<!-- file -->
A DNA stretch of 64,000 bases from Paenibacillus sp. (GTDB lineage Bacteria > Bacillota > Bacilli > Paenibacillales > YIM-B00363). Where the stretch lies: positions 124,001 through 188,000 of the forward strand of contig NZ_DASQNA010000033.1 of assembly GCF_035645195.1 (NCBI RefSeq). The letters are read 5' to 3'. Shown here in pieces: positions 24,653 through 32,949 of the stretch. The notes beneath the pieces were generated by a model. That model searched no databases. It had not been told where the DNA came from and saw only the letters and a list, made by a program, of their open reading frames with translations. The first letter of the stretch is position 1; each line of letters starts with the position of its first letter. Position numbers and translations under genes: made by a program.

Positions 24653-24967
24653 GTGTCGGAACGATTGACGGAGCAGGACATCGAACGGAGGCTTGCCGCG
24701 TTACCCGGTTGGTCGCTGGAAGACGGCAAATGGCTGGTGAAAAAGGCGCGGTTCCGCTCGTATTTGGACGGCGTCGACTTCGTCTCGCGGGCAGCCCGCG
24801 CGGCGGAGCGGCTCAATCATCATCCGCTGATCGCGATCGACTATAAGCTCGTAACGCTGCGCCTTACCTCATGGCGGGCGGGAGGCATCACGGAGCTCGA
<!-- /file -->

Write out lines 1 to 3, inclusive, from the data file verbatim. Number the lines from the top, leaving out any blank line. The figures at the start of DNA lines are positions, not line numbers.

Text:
A DNA stretch of 64,000 bases from Paenibacillus sp. (GTDB lineage Bacteria > Bacillota > Bacilli > Paenibacillales > YIM-B00363). Where the stretch lies: positions 124,001 through 188,000 of the forward strand of contig NZ_DASQNA010000033.1 of assembly GCF_035645195.1 (NCBI RefSeq). The letters are read 5' to 3'. Shown here in pieces: positions 24,653 through 32,949 of the stretch. The notes beneath the pieces were generated by a model. That model searched no databases. It had not been told where the DNA came from and saw only the letters and a list, made by a program, of their open reading frames with translations. The first letter of the stretch is position 1; each line of letters starts with the position of its first letter. Position numbers and translations under genes: made by a program.

Positions 24653-24967
24653 GTGTCGGAACGATTGACGGAGCAGGACATCGAACGGAGGCTTGCCGCG